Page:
Saturday, 16 April 2016

Lesser Spotted Lemons

I am trying to sort out my pantry, and use up tins and jars which have been lurking at the back of the shelf for far too long. And right at the back I came across a jar of lemon curd. Where did it come from? Why did I buy it? or rather, why on earth did I buy this 'basics' curd? Above is the lovely Tiptree Jar, with these ingredients - Sugar, Butter, Lemon Juice[11%] Whole Eggs, Citric Acid, Pectin, Lemon Oil.  

And here is the Sainsbury's basics curd, with these ingredients - Glucose-Fructose Syrup, Water, Palm Oil, Maize Starch, Dried Egg, Gelling Agent: Pectin; Citric Acid, Lemon Oil [0.1%], Acetic Acid, Antioxidant: Ascorbic Acid; Acidity Regulator: Sodium Citrate; Colours: Curcumin, Beta-carotene.

That's right - the Tiptree one contains more than 10% lemon- that's 100 times more than the Basics, with a mere 0.1% ! Not to mention butter and whole eggs in one, and lots of nontraditional curd ingredients in the other.
Maybe that is why I spent 30p on the supermarket own brand - and not £2.30 on the pukka stuff from Essex.

But I found a recipe online to use it up - the Daily Telegraph had a three-ingredient pudding, needing just a jar of curd, eggs and flour. So I decided to use the jar in a pud. "Xanthe's Magic Lemon Pud"

1 500g jar of lemon curd
2 eggs
45g plain flour

Preheat the oven to Gas 4 / 180C / Fan 160.

Beat the lemon curd, flour and egg yolks together.
In a separate bowl, beat the egg whites until stiff, and then fold them into the rest of the mixture. Scrape the mixture into a buttered 1 litre ovenproof dish.
Place the dish in a roasting tin and pour boiling water around it to a depth of about 5cm. Measure out 150ml of boiling water and pour this over the top of the pudding mix.

Bake for 35 minutes until risen and browned. The pudding should be dry to the touch, but still a little wobbly. Serve with pouring or lightly whipped cream [or custard]

So this is what mine looked like 

I was quite pleased with it - we had it half of it hot from the oven at lunchtime when it was cold, windy and wet outside. It tasted good. The top was a light sponge, and underneath a lemon sauce.
However I let it cool and put the remainder into the fridge. When I reheated it in two pudding bowls that evening, it tasted quite strange!! The sauce went very thick and gloopy - Bob didn't realise it was the same pud he had eaten a few hours earlier. I suspect that with proper curd it might have been ok. But this is not a recipe where you can substitute - unless it is all going to be eaten immediately. We live and learn...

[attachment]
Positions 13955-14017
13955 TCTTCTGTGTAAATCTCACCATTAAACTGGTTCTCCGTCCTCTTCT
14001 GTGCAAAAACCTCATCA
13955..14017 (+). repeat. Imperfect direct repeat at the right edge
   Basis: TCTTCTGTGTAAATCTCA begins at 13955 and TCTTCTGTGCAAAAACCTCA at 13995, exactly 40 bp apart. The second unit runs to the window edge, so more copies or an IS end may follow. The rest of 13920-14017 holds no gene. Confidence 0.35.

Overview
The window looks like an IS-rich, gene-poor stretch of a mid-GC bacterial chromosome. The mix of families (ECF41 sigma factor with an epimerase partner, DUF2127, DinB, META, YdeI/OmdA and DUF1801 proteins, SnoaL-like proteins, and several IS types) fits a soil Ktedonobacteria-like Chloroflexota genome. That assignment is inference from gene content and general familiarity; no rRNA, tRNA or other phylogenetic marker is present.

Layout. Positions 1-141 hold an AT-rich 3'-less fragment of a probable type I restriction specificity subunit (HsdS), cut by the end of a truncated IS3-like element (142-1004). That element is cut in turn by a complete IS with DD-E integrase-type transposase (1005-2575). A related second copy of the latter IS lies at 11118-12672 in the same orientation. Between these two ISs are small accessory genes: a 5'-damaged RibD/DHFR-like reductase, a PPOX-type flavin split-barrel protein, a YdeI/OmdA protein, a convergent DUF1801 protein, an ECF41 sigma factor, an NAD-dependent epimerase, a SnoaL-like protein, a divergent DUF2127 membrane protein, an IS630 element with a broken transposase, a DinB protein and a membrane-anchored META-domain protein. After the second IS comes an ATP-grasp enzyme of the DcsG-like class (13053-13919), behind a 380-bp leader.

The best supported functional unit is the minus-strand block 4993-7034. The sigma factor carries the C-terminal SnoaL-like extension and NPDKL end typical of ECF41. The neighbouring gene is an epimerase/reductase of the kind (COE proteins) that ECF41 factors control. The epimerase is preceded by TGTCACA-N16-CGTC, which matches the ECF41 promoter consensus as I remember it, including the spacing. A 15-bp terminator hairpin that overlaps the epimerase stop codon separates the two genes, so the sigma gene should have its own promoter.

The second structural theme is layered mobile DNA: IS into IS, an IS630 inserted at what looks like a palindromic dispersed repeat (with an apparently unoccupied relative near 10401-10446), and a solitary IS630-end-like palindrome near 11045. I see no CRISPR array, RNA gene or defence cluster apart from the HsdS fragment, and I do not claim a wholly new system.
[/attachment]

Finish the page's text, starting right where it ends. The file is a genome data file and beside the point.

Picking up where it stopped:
1. We always buy Wilkin & Son Tiptree if we want marmalade, but I buy Waitrose's own lemon curd and Lidl's jams, which are excellent. I don't make my own jams/curds although I could do, but it's a case of how many jobs you can pack into a day, and that would be a job too far although I make all our meals from scratch, convenience food is a can of tomatoes.
    Margaret P

  2. hi angela lemon curd is one thing i do not buy as once you have had homemade you really are spoilt. the only time i buy a curd is if it is a different flavour. i then only buy to see if i like the combination and if i do i then make my own. commercial ones are just not as nice. the oudding you made can be made from scratch without using a jar of curd and is known as lemon pudding from fresh lemon ahich is a batter oudding which is self saucing. recipe is on my blog i think under lemon pudding. i have to try and sort my pantry out too. hooe u r keeping well pattypan xx

    1. Thank you PattyPan - I found your recipe here
      It looks a lot more 'natural' Thankyou

    2. Warning its very Moorish. Sorry about the spellings in the previous post - done from my phone and I am not too clever with that. Oohps a diddly. x

  3. I guess cooling and reheating it changed the textures. Did it still taste OK, though?

    1. The sponge was edible, as was the custard - but the sauce was unpleasantly gluey in texture!

  4. Tiptree products are excellent and worth the extra
    I think. I have only made lemon curd once since I was at school and it was wonderful and remarkably easy to make. Not as easy as opening a jar, though!

  5. I was given a jar of lemon curd in the summer- nice stuff from Cumbria, I think. I keep thinking I should discard- though now I wonder if, having been in the fridge all this time, I could still try your recipe? And eat immediately!


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